The spending sprees on players and hiring of big name managers haven’t stopped Everton’s slide.
At this rate, one of English soccer’s most storied clubs might be playing in the second division when its new waterfront stadium opens.
Everton is searching for a new manager — again — after the firing of Frank Lampard with the club fighting for Premier League survival after 69 years in the top flight.
It continues a pattern of decline so steep that Everton’s directors were advised to stay away from Goodison Park earlier this month because of a “ real and credible threat to their safety and security,” the club said.
That despite majority shareholder Farhad Moshiri spending around $780 million in a bid to transform Everton’s fortunes and return it to its glorious past when it regularly competed for major trophies.
“We longed for a billionaire owner to come in thinking it would be the answer to all our problems. In the end it’s created worst problems,” Everton fan and author Jim Keoghan told the Associated Press.
“It feels like when someone wins the lottery and you hear these stories years later and they’ve just blown the money on gold houses. It feels like Everton were swamped with money and didn’t know what to do with it,” added Keoghan, who penned “How to Run a Football Club.”
Lampard was fired a week short of his one-year anniversary on the job with his team second from bottom in the standings and aimed in a relegation battle.
Everton has lost 11 of its last 14 games, winning just one during that run, with the final straw coming after the 2-0 loss to West Ham last weekend. Up next is a visit from league leader Arsenal on Feb. 4.
Lampard, however, is just the latest to fail at a club that keeps getting it wrong.
During the 1980s, Everton was one of English soccer’s most successful teams, winning the league title twice, the FA Cup and European Cup Winners’ Cup.
In all, it has won 15 major trophies, but nothing since the FA Cup in 1995.
Moshiri’s investment in 2016, when he bought an initial 49.9% stake, was supposed to see Everton compete at the top again. His reign, however, has been littered with disappointment and upheaval.
Lampard is the sixth managerial casualty of the Moshiri era, following Roberto Martinez, Ronald Koeman, Sam Allardyce, Marco Silva and Rafael Benitez.
Carlo Ancelotti was also appointed in that time, but left to take over at Real Madrid in 2021.
Ancelotti — one of the most successful coaches in European soccer — is an example of the scale of Everton’s ambition under Moshiri.
The other names on the list of appointments under him are evidence of the variety of profiles the British-Iranian businessman has turned to in his attempts to find the right fit.
The hiring of iconic former Liverpool manager Benitez was a particularly contentious move.
“To appoint a manager who the fans already hated, who does that? It’s so tone deaf,” Keoghan said. “Because Everton, as much as we are Evertonians, we are also defined by our hatred of Liverpool. That’s a massive part of what we are.”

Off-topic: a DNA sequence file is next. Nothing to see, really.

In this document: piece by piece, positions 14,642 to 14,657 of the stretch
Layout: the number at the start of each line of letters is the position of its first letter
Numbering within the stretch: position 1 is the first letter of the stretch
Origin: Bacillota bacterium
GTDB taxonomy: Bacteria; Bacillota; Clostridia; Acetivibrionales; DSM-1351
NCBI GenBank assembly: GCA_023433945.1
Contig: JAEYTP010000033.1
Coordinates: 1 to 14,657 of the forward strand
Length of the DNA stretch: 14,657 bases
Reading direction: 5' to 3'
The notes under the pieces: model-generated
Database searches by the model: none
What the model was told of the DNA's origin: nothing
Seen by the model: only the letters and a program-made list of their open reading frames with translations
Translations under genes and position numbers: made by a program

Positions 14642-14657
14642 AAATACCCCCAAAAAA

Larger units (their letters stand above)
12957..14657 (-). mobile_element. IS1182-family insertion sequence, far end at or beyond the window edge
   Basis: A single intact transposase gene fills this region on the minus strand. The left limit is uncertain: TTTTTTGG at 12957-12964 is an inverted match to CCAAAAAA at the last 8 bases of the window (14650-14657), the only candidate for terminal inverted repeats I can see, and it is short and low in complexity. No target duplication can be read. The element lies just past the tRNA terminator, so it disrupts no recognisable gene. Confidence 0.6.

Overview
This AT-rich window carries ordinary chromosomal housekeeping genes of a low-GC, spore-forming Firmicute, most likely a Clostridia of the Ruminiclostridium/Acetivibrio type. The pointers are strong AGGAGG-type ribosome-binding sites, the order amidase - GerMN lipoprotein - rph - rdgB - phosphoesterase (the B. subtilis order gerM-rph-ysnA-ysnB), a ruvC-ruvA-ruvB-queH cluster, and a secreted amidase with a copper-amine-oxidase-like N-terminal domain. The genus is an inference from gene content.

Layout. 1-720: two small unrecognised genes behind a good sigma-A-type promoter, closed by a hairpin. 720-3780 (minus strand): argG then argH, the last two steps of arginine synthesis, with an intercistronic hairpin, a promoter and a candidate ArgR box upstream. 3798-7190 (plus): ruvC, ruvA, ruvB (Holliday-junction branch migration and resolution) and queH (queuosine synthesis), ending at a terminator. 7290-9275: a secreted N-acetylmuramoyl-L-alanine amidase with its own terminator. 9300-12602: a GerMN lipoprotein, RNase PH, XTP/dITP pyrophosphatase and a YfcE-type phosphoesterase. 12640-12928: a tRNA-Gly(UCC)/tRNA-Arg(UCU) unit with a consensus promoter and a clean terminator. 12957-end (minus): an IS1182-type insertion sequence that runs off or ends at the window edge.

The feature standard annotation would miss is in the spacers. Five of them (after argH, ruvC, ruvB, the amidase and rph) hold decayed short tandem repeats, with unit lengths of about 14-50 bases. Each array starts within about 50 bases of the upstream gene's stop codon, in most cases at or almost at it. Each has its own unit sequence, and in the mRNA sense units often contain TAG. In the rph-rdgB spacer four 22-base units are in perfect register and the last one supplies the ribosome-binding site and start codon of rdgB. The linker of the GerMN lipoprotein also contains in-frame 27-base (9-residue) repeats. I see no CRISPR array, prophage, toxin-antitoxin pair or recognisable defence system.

Everton chairman Bill Kenwright hailed Moshiri’s investment back in 2016.
“After an exhaustive search, I believe we have found the perfect partner to take the club forward,” he said at the time.
It hasn’t worked out as fans had hoped, with a seventh-place finish in 2017 Everton’s best performance in that time.
Last season, Lampard secured Premier League survival in the penultimate game of the campaign after coming back from 2-0 down to beat Crystal Palace 3-2.
“It is one of the greatest moments of my footballing life and career,” Lampard said on the night that was further evidence of how far Everton had fallen.
Everton’s decline has not been for the lack of investment.
A transfer spend of around $780 million compares to around $795 million from Liverpool over the same period.
“The club before he came in was known for doing things right. (Former manager) David Moyes scouted really well, found bargains and on a relative shoestring and Everton were the best of the rest,” Keoghan said. “What we thought Everton were lacking was money. We thought money would come in and turn the best of the rest into an elite club. It’s been a disaster really.”
Still, Everton remains one of England’s most famous clubs as a founding member of the Football League in 1888 and the Premier League in 1992.
It still enjoys fervent support and is due to move into a state-of-the-art new stadium next year, though fans fear it could host second-tier soccer, with the prospect of relegation from the top flight for the first time since 1951 .
Moshiri says he remains committed to Everton.
“The club investors is not for sale, but I’ve been talking to top of real quality to bridge a gap on the stadium,” he told the club’s Fan Advisory Board before the loss to West Ham. “It is not selling the club at all, it is just bringing more expertise in terms of global sponsorship, in terms of commercial development and a lot of specialist sport investors have this pool of knowledge.”
James Robson is at https://twitter.com/jamesalanrobson
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